I'm sure Mother was pleased to see my renewed interest in Betty. Together we cleaned her up, curled her hair and made her a new dress. She was hardly as good as new, but she was greatly improved - and I was content.

Thus it was that all of us were completely surprised by what happened on Christmas Eve. Mother was in the kitchen making mince pies for Christmas dinner. Daddy was in the living room trimming our beautiful little tree and singing along with Christmas carols on the radio. I was upstairs peering through my frosted window, praying that the blizzard raging outside wouldn't keep Santa from finding our house. Suddenly, the doorbell rang!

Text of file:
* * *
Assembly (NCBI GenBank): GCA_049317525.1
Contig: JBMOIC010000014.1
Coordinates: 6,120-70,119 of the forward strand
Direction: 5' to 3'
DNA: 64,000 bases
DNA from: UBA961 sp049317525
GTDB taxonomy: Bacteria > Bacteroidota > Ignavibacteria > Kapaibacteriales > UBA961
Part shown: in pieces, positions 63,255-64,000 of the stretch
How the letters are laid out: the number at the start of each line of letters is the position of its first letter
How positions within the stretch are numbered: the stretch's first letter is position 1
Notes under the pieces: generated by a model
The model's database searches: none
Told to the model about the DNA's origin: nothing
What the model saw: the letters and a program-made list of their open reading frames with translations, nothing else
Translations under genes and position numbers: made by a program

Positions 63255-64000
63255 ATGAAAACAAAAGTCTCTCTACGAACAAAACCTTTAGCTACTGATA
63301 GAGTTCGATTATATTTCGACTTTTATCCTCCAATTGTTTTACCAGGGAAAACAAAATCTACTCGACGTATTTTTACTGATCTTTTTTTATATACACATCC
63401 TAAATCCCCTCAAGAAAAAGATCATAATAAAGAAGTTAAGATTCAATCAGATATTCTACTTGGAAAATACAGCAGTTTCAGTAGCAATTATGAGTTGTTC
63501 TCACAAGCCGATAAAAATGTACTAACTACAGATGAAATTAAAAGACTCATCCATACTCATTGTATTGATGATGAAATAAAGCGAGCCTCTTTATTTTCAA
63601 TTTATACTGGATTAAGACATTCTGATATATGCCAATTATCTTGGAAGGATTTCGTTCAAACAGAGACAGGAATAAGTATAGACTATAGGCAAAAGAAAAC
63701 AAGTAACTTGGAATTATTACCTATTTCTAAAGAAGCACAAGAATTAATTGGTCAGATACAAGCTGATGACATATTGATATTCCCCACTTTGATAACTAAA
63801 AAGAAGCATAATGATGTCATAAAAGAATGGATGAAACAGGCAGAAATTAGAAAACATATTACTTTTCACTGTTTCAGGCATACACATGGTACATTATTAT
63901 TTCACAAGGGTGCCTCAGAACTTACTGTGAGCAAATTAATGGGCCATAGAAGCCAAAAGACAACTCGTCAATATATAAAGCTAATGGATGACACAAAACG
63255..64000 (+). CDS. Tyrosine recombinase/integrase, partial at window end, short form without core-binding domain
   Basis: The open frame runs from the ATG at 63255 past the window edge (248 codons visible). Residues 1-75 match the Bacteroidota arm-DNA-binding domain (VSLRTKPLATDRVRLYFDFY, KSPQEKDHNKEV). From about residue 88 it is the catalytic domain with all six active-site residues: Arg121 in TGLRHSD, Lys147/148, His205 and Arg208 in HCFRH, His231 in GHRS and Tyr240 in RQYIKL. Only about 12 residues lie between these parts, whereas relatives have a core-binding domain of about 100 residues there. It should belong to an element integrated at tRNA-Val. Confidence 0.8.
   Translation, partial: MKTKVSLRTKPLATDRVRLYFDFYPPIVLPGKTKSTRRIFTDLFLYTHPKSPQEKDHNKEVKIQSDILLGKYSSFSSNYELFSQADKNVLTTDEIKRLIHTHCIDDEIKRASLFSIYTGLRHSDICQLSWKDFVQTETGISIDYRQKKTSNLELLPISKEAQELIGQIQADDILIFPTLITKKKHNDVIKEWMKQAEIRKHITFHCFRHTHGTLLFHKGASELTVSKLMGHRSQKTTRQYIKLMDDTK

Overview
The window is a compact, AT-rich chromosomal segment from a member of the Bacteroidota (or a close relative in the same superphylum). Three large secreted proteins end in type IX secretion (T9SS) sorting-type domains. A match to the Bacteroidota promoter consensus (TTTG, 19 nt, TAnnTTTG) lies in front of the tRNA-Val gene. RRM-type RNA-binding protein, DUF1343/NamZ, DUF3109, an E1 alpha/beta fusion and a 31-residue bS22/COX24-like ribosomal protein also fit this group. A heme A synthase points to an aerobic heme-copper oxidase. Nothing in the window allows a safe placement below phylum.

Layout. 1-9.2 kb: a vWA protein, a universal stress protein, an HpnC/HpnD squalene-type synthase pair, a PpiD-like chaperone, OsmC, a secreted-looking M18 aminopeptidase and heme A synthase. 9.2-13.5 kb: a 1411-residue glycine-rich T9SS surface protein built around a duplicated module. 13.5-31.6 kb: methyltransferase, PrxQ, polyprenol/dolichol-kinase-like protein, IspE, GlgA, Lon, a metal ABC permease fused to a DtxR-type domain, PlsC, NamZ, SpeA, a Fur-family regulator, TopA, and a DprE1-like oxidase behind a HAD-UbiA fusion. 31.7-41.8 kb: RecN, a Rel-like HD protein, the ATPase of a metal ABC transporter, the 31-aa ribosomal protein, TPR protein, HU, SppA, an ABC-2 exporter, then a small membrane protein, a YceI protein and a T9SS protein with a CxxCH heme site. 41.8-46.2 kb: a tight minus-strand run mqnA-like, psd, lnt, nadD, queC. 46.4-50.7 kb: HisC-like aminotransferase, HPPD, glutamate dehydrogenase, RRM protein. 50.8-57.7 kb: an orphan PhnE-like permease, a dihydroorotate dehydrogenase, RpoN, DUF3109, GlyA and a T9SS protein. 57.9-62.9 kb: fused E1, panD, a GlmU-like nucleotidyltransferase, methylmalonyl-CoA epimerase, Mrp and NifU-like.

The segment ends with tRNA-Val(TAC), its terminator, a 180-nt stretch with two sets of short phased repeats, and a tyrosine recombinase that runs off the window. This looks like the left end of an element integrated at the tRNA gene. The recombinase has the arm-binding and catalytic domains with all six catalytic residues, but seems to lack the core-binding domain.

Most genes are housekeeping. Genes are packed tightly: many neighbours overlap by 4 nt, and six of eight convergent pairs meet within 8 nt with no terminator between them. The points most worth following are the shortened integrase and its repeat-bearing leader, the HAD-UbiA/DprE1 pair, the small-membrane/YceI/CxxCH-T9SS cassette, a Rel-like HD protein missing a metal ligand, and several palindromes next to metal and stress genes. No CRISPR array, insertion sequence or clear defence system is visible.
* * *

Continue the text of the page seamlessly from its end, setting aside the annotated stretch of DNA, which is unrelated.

I ran along the hall and peered over the bannister rail to see who was down there. Mother hurried toward the front door. Daddy was already there, talking with some man I didn't recognize, so bundled up was he against the cold and snow. He handed a shoebox-size package to my father.

"Come in, Mr. Spenser, come in!" Daddy was saying. "Why, I had no idea Ellie would - I only bought one thing - to get her name on the list. It was all I could . . . "

"I would say, Simms," said Mr. Spenser, "that you and your wife have a few friends in town. You've helped a good many people when they needed it. In my business, I hear about these things! This isn't the Eaton's Beauty doll - we all knew who would get her. But I think Ellie will be happy with this one!"

"You look half frozen, Mr. Spenser!" said Mother. "Do come in for a cup of hot cider! Imagine you out there on such a night!"